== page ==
{ Project } { ARC } { Review } All the Impossible Things by Lindsay Lackey

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“When darkness closes in, though, the stars shine brightest.”

I received an ARC of All the Impossible Things at BookExpo, this in no way impacts my review. However, my review is based on an unfinished and uncorrected copy, please note that the story and quotes may differ from the final book.

The tenth and last book of my ’10 books in 3 weeks’ project

Read from August 11th to August 13th 2019

My Rating: 4.2 of 5 stars


Ruby “Red” Byrd is eleven-year-old and yet at her young age, she has already dealt with more than most adults. Born to a teenage single mother who developed an addiction to prescription pills, she was raised by her grandmother Gamma for the few first years of her life. Gamma is a sunshine ray of hope and smiles, she teaches Red that things often look impossible until they are made, for instance, ‘going to the moon’ seemed fantasy until someone went. Together they keep a diary with all those not-so-impossible actions, and it gives Red hope every time she thinks she is not capable of something. This is when Gamma is diagnosed with cancer and then dies after months of treatments.

“Knowing the difference between hard and impossible is important. Lots of things in life are hard. But nothing is impossible.”

Red returns with her mother for a while, but she soon starts spiralling and is arrested for drug possession and is sent to prison. Without any family member left to take care of her, she has spent the last three years in the foster care system, moving from family to family, from school to school, and it hasn’t always been pretty. Her caseworker is trying to do her best to find Red the best-suited family, but every time things go wrong. Red knows that the lack of stability is because of from her wind, a gift she inherited from her mother. Whenever her emotions get wild, especially when she feels threatened or angry it impacts the wind, which starts blowing. The stronger the emotion, the stronger the tempest. Red has no restrained over her wind and she tries her best to contain it within herself, she knows that she will have to learn to control it before someone gets hurt.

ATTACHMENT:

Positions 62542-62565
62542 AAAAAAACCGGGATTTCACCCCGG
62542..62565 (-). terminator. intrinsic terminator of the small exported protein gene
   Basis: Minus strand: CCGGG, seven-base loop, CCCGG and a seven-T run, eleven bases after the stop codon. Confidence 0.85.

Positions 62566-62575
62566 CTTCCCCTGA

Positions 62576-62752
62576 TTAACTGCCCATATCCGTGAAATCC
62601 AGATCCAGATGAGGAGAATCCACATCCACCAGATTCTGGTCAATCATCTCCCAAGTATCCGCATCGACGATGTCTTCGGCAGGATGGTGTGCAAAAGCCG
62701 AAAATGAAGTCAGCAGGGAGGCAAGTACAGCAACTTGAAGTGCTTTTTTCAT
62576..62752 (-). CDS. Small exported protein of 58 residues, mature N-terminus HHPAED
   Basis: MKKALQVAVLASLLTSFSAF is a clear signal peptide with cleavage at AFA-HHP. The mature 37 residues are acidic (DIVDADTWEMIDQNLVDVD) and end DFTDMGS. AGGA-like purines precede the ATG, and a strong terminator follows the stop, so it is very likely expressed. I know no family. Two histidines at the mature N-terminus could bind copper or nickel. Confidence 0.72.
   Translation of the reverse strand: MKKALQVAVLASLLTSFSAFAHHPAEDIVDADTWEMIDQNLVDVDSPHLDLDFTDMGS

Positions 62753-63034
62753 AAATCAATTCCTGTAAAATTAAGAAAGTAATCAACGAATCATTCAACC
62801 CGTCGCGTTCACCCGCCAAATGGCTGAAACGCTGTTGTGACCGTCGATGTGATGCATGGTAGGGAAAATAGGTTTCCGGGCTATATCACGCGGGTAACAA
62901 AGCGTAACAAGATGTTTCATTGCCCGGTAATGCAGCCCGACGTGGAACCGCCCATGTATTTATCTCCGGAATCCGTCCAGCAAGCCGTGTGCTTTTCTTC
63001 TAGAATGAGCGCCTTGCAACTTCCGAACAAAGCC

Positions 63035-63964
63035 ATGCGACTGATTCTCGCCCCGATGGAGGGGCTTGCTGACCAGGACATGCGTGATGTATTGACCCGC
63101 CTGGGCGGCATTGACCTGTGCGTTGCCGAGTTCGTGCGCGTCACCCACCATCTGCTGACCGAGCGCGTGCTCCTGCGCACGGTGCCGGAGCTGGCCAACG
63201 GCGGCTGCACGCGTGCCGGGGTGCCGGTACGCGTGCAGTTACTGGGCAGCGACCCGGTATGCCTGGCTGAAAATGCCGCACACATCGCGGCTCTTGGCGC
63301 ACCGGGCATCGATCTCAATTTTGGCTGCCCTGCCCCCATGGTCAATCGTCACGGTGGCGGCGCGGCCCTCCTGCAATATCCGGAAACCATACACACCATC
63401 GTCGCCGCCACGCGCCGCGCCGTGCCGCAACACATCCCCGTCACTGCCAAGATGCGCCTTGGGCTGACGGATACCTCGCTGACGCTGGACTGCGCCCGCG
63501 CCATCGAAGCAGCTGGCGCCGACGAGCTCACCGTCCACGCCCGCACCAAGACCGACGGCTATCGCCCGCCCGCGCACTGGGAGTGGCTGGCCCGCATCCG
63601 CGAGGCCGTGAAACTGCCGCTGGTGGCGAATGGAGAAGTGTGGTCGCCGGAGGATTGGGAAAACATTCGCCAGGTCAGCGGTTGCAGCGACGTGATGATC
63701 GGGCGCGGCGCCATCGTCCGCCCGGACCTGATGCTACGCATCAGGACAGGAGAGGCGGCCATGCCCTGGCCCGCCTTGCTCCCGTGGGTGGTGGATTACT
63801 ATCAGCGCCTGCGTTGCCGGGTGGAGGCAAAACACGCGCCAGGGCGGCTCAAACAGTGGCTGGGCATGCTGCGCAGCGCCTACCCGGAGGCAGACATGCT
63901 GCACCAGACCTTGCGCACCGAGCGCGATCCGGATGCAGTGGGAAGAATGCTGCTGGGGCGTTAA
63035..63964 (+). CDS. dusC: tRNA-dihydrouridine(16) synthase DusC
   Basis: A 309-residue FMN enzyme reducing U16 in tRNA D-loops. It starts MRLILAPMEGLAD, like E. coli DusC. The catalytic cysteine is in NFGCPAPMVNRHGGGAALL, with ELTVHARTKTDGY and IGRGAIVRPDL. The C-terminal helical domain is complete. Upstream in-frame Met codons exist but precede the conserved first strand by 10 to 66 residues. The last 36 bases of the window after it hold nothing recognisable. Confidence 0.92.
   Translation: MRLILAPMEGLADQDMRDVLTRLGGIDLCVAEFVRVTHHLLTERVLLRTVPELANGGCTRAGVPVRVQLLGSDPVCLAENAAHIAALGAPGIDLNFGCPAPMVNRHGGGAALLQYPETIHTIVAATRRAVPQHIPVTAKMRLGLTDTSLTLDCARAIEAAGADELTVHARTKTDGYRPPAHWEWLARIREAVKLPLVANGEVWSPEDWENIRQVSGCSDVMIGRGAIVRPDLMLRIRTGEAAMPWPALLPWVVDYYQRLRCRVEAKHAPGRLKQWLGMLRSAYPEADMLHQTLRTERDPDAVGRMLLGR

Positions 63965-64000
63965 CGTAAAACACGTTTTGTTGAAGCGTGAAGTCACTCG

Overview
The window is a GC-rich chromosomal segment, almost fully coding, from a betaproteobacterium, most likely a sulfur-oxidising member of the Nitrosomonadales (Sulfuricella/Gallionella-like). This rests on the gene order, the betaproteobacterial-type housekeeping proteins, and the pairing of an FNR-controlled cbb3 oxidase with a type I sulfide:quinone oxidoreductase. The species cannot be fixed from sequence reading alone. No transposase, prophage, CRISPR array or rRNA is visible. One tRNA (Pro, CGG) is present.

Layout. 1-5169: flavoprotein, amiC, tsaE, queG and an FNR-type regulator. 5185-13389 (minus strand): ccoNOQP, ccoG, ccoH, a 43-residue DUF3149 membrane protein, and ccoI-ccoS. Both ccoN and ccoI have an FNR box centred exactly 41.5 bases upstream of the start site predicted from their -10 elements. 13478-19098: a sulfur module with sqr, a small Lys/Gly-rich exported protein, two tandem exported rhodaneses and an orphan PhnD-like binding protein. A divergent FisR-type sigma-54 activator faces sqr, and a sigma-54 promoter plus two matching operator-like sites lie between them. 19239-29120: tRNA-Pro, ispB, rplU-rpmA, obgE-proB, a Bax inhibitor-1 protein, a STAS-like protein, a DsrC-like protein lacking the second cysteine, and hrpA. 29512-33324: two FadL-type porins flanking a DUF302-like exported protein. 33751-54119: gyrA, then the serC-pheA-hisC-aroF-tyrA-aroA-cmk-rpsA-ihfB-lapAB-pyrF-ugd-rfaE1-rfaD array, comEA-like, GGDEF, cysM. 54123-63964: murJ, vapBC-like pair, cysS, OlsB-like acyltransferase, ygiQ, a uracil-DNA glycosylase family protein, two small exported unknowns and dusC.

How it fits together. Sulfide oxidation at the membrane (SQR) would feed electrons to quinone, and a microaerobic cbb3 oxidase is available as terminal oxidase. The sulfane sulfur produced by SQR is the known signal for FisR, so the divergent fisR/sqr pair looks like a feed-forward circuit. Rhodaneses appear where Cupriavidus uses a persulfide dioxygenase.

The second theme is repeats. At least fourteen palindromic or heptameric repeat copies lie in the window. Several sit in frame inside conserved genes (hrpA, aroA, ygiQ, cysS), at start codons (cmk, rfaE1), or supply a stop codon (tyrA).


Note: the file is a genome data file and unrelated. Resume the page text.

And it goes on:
Being bounced from house to house had made Red cynical, she stopped opening up to the families, keeping a safe emotional distance and desperately waiting for her mother to get out of jail, and when her latest placement didn’t work out, Red is placed to a new foster home with Celine and Jackson Groove, a retired couple and their many dogs, who run a petting zoo with rescued animals including a dancing donkey, a 400-lb tortoise. Celine and Jackson are extremely patient, they also have their own problems, but they always respect Red, her complicated story and her decisions, giving her all the space and time she needs to settle down. Where other foster parents would have urged her and demanded to know what was her deal, the Grooves recognised small victories without pushing. The trust they gave her was primordial.